It is obvious that the author did an enormous amount of research, including into original period documents, as well as enjoying the advice and editing of expert professors and others knowledgeable of the period.

The read is very enjoyable, entertaining, educational, and moves right along with action, both in court as well as in the field. .
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3 of 3 people found the following review helpful
4.0 out of 5 stars Interesting April 27, 2011
Format:Kindle Edition|Verified Purchase
Blurb

India 1620: India is ruled by the son of the great Akbar, and is about to pass his crown to one of his sons. Brian Hawksworth, ship's captain and emissary of King James, must choose sides, but will he choose correctly? The future of England, and of India, depend on it.
He had come to India to open trade for "barbaric" England and squeeze out the Portuguese, who try to kill him at every opportunity. But once on land, he becomes captivated by the country and the people. The beauty and romance of the exquisite Moghul Empire seduce him from his material goals to a new quest for supreme sensuality in music, mystical visions, and sacred lovemaking.
From pulse-pounding sea battles, to tiger hunts, war elephants, harems and forbidden love--The Moghul takes you on a breath-taking tour of the India that existed before the British Raj.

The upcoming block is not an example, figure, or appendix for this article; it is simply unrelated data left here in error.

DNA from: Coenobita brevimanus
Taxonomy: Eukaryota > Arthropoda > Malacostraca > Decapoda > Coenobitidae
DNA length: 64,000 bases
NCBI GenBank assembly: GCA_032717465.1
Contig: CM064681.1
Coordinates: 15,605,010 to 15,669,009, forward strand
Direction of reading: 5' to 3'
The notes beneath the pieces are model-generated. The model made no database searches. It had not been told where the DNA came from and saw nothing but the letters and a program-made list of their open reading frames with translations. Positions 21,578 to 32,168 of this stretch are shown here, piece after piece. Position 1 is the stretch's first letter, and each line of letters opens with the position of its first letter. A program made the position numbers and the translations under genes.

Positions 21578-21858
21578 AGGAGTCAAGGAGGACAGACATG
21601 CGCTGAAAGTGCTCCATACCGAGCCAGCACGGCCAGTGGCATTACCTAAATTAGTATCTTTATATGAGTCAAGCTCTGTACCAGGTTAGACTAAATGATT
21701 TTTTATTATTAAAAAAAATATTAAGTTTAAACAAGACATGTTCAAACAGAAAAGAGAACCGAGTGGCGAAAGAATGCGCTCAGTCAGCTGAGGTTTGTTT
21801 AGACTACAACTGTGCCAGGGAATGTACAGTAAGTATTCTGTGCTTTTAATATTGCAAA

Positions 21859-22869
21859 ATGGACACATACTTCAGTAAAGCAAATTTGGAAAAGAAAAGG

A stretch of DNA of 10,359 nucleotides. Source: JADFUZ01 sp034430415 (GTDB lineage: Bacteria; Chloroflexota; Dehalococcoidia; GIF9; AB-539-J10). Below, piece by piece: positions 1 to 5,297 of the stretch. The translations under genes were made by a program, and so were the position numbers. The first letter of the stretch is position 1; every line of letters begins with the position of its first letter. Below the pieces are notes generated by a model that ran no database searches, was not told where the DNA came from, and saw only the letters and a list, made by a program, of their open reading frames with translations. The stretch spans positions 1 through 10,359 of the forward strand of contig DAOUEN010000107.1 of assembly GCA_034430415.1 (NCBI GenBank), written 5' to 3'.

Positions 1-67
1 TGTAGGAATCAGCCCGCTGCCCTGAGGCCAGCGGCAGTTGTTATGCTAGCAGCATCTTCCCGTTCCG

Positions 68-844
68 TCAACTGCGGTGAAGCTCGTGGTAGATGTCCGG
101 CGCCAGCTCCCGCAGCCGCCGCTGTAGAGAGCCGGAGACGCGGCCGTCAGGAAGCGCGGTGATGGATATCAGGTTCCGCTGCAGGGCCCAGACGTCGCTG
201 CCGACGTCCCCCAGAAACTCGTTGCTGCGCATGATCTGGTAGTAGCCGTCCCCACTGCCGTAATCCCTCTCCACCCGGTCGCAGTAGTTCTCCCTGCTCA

This is a long book! I have to say I enjoyed the first third of the book, but then, for me, it got bogged down in Indian politics of the time and made the reading a slow progress.
The Moghul is not for the faint-heated and not one that you can easily put down for a few days and pick back up again. I did this and found myself lost. What makes it difficult is not only the foreign names, but the many characters. I am one who loves books that have numerous characters, but this book, with its unfamiliar place names and politics of the rulers of India at the time, was tough going in parts.
The descriptions are wonderful and at the beginning the plot is clear and enjoyable, but sadly the middle to the end of the book lost some of its magic because of the weight of intrigue and I lost interest in those fighting for the kingdom.
If the author had cut back on the politics I would have enjoyed the story much better.
I did learn much about the early times of India though, which was very interesting.
I read The Moghul by Thomas Hoover on my Kindle.
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Most Recent Customer Reviews
3.0 out of 5 stars not another banquet, help, arrggghh